Hosting specialist Rackspace (RAX) made a move on the cloud space this week. And it wasn't a feint, it was a pretty substantial step. Rackspace bought two cloud-based companies, Slicehost and Jungle Disk, and established partnerships with Limelight and Sonian. There was quite a bit of talk on the subject in the blogosphere, but what does it really mean?
After all, what *is* the cloud space, really? Well, it really depends on who you ask. For Rackspace the answer to that question is apparently hosting, storage, and server capacity. Wait a second, isn't that what they already do? Ah yes, and that is the point. Rackspace isn't mounting a frontal assault on the cloud computing market, rather they are preparing to use cloud computing to power the next generation of their existing product lines.
For all the hype, the 'cloud' is primarily a new way to implement what we already do, sort of like VoIP was. Like they did with VoIP, cloud computing advocates promises a better cost structure, a better way to scale for the future, and most importantly that it will lead to new technologies so awesome that we cannot comprehend them let alone predict their cashflow. That last bit is the part I roll my eyes at.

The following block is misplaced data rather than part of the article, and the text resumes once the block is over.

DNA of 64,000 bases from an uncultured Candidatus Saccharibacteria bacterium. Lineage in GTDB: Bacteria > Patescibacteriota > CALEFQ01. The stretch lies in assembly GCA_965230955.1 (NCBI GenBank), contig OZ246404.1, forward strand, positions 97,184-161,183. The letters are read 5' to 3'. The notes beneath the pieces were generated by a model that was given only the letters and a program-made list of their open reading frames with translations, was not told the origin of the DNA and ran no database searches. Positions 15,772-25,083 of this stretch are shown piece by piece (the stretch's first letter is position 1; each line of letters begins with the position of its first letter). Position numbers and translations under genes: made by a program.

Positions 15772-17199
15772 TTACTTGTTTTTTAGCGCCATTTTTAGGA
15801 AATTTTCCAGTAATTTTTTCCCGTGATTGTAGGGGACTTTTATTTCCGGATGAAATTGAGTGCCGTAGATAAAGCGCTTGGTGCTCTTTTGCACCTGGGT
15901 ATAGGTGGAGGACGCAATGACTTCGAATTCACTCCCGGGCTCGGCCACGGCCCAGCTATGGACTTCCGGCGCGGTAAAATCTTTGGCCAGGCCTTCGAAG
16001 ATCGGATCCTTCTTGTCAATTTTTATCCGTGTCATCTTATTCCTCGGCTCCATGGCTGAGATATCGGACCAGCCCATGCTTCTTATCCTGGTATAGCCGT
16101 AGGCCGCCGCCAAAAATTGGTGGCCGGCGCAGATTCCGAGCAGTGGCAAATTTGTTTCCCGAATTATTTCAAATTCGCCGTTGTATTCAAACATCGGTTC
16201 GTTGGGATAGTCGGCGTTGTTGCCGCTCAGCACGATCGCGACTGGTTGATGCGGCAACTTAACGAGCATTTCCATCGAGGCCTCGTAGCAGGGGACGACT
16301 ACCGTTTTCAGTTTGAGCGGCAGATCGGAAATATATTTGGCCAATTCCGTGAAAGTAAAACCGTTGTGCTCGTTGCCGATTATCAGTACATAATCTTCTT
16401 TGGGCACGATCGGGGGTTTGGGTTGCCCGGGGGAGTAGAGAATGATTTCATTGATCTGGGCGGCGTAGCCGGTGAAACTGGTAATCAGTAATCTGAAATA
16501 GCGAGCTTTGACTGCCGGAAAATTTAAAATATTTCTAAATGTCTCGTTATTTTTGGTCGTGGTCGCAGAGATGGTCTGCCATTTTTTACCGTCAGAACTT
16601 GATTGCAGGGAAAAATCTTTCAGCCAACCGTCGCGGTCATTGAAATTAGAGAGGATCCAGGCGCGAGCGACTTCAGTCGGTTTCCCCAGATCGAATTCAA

That doesn't mean cloud computing isn't really cool, scaling data management is a major problem going forward. We *need* what cloud computing promises or else the internet will have scaling issues. It's just that we need to keep things in perspective and realize that this isn't a new sector, it's an old sector with a new approach. Or perhaps I am just very paranoid when it comes to buzzwords - from VoIP to Web2.0 to social networking to the cloud - it seems nirvana is just a hot air balloon ride away.
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